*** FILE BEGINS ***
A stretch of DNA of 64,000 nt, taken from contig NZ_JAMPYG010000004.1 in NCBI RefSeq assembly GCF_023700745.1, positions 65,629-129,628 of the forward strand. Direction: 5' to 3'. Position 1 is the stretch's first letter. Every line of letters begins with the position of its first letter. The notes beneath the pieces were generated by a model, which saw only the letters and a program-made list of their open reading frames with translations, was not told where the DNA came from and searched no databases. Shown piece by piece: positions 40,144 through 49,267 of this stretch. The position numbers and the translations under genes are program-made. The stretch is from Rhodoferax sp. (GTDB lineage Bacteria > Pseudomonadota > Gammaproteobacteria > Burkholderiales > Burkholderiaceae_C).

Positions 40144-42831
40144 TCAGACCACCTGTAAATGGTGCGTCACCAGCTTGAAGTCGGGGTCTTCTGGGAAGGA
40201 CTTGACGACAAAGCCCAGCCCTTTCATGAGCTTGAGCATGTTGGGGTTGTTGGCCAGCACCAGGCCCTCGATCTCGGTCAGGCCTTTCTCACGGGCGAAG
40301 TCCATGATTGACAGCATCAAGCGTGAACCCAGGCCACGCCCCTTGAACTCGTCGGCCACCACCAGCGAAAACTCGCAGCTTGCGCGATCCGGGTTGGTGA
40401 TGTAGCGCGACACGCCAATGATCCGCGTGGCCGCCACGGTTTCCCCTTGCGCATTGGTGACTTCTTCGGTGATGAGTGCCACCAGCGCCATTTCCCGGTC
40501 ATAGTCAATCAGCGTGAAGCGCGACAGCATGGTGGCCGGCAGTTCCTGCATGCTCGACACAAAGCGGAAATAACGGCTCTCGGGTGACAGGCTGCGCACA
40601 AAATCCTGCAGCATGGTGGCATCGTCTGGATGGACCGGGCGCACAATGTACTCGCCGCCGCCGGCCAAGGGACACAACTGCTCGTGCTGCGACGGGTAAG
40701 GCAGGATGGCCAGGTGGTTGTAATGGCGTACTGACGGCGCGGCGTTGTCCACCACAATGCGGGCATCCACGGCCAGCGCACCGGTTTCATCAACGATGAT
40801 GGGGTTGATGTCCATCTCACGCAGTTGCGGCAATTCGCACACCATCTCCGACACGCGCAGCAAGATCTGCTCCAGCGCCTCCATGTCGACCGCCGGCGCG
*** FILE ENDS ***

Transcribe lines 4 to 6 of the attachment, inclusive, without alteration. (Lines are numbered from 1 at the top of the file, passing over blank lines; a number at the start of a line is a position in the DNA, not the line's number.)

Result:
40201 CTTGACGACAAAGCCCAGCCCTTTCATGAGCTTGAGCATGTTGGGGTTGTTGGCCAGCACCAGGCCCTCGATCTCGGTCAGGCCTTTCTCACGGGCGAAG
40301 TCCATGATTGACAGCATCAAGCGTGAACCCAGGCCACGCCCCTTGAACTCGTCGGCCACCACCAGCGAAAACTCGCAGCTTGCGCGATCCGGGTTGGTGA
40401 TGTAGCGCGACACGCCAATGATCCGCGTGGCCGCCACGGTTTCCCCTTGCGCATTGGTGACTTCTTCGGTGATGAGTGCCACCAGCGCCATTTCCCGGTC